Parenting debate: Is there anything wrong with dads bathing their daughters?

Eve Dugdale
Eve Dugdale - Special to Al Arabiya English
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After a long day in the office, I must admit I love getting home to find my partner and toddler daughter in the bath together.

It still amuses me to see this 6”1’ bearded man hunched over in a tub filled with grapefruit-scented bubbles while a three-year-old tyrant splashes him or plays some game that inevitably involves him wincing as she clutches his hairy chest.

The last few times I’ve walked in during bath time, he’s been teaching her phonics with rubber bath letters. Of course this makes me extra happy – not only am I off bathing duties that night, there’s vital father and daughter bonding going on and education as well; win all round!

So I was baffled when I read a story recently about a woman who’d told her husband he couldn’t bathe their two daughters anymore because they had “different body parts”.

Apparently the Australian mum was happy with her husband to continue bathing their son but not their two daughters in case the children grew up to think their dad was a paedophile.

Explaining her reasons on Facebook, the mother said her husband was “upset” and thought she was “ill” for placing the bath time ban but she said it’s “always been this way for me”.

While most people shared my disbelief at this story, there were those who could understand the mother’s point of view.

UAE-based mum of three boys and a girl, Saher Shaikh says there could be many reasons for the mother’s decision - from past trauma in her childhood to different cultural norms.

She says: “Whilst I understand and applaud those who think it’s completely natural, I would have felt awkward with anyone other than myself bathing our kids from the ages of three upwards. My husband is an absolutely fantastic, doting father and has been amazing with diaper changes, helping to bathe the kids when they were little and is still involved with bedtime. As our kids got older, he wouldn’t want them walking in on him in the bathroom though.

“Bath time isn’t sexualised in my mind at all but I was raised with the idea that our bodies are extremely beautiful, precious and private and I try to maintain my children’s personal privacy. They don’t have to hug uncles and aunties they don’t know or are comfortable with, they have the right to refuse to be in pictures, they can wear what they want, their bodies are theirs alone, not for me or anybody else to decide what they should feel comfortable with.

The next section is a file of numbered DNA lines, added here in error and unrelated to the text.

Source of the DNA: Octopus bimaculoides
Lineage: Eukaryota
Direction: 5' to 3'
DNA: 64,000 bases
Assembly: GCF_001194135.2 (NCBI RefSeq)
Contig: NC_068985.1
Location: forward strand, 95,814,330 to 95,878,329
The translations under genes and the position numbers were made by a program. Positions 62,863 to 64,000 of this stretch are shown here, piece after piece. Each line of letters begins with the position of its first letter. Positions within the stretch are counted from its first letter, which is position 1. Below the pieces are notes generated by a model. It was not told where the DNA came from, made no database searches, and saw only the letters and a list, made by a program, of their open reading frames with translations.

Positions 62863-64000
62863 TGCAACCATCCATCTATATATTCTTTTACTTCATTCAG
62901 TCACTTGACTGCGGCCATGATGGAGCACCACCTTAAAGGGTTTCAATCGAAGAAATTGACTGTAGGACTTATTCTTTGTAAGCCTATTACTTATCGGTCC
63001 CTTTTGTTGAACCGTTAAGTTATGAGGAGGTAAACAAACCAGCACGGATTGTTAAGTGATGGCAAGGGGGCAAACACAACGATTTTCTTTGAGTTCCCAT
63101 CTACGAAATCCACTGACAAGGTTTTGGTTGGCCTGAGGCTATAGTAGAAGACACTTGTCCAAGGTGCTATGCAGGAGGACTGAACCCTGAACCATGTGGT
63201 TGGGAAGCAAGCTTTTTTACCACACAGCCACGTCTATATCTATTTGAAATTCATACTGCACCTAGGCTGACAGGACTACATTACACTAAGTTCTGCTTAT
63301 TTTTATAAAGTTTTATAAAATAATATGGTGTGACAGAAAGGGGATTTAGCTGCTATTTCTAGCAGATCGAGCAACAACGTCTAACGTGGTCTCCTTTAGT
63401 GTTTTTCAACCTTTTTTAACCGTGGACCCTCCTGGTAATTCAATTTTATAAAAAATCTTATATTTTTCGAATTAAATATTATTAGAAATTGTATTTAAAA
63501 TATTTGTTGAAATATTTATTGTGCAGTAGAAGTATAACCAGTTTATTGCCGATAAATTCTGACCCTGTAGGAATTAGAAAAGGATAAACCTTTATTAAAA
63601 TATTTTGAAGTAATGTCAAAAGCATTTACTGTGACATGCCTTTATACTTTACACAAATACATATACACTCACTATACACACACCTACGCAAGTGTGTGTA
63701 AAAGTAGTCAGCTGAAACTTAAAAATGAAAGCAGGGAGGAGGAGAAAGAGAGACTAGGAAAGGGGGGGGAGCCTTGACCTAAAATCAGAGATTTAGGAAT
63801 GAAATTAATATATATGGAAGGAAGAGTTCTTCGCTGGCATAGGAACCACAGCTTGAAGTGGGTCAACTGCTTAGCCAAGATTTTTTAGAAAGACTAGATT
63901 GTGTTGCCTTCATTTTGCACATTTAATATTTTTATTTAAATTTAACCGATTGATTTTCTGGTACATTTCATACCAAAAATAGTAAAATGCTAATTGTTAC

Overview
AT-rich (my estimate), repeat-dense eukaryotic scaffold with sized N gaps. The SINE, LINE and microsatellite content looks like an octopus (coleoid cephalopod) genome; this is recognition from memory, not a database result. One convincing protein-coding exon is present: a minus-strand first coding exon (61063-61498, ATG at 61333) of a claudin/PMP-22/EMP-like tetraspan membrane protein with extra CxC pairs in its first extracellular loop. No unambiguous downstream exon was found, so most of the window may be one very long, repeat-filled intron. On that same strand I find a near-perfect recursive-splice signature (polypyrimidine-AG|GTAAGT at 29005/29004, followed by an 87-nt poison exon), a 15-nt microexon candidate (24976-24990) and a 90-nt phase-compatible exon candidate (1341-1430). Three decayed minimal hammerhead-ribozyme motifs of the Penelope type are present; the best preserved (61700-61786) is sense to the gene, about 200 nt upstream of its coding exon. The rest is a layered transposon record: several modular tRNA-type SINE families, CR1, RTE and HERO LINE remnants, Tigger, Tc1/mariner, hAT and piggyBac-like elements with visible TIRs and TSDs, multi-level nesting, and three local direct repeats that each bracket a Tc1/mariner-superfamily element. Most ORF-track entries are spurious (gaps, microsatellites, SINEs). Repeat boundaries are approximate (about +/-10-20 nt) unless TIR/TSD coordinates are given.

“Maybe the parent’s decision in this case isn’t anything to do with sexualising bath time or not trusting the father, maybe it’s just cultural conditioning about raising their kids with a sense of how precious their bodies are and respecting their privacy. I was raised that way and I guess I’ve been passing that on. My husband was raised similarly so it’s not been an issue for us.”

Yousuf Saifuddin says: “Kids are more perceptive today because of evolution. Their understanding of the world develops faster in today’s internet age so I agree with the wife here.”

Offering up a different perspective is British mum-of-one Kate Wright. She fears the mother in this case may have become unnecessarily paranoid because of things she may have seen in the news.

She says: “My husband sometimes gets in the bath with our daughter and I think it's great for them to have some time together splashing about. The fact that their genitals are different means nothing. At four years old, Phoebe's understanding of genitals is that they allow people to go to the toilet. My dad used to get in the bath with me when I was little but then no one even understood what paedophilia was and would never jump to a conclusion of anything other than innocent bonding time.

“The sexualisation of pretty much everything in society has led to people viewing innocent acts as deviant behaviour. Child abuse is not an everyday occurrence for most people, despite the media portrayal. Openness within families about private parts is more likely to prevent potentially inappropriate behaviour being kept a secret.”

Doctor Tara Wyne, a Clinical Psychologist at mental health and wellbeing centre, Lighthouse Arabia echoes Kate’s sentiments. She believes fathers performing similar duties to mothers has a beneficial effect on the children rather than a negative one.

She says: “Research actually suggests that parents, especially fathers, who engage in a variety of acts of child care such as bathing, changing diapers and cleaning up sick kids, protects them in the long run from sexualising their children. When you have engaged in intimate acts of care as a parent it can actually be protective of appropriate boundaries rather than encouraging crossing them.”

There will come a time when dads and daughters want things to change and that’s only natural, says Dr Wyne.

She adds: “I think that parents should provide intimate care to their children for as long as it is developmentally appropriate. We should take our cues from how conscious the children are of their bodies and privacy. We should be aware of a child’s sense of dignity and privacy and their ability to independently bathe or do other personal self-care tasks.

“There are cultures which discourage parents of the opposite sex from engaging in acts of intimate care. Clearly we have to respect that their traditions are more conservative and cautious. It’s important to have sensitivity in judging people’s motivations.

“In general distrust between spouses and rules regarding who may do what with the children can be corrosive to marriage and also send undermining messages within the family about safety and security.”

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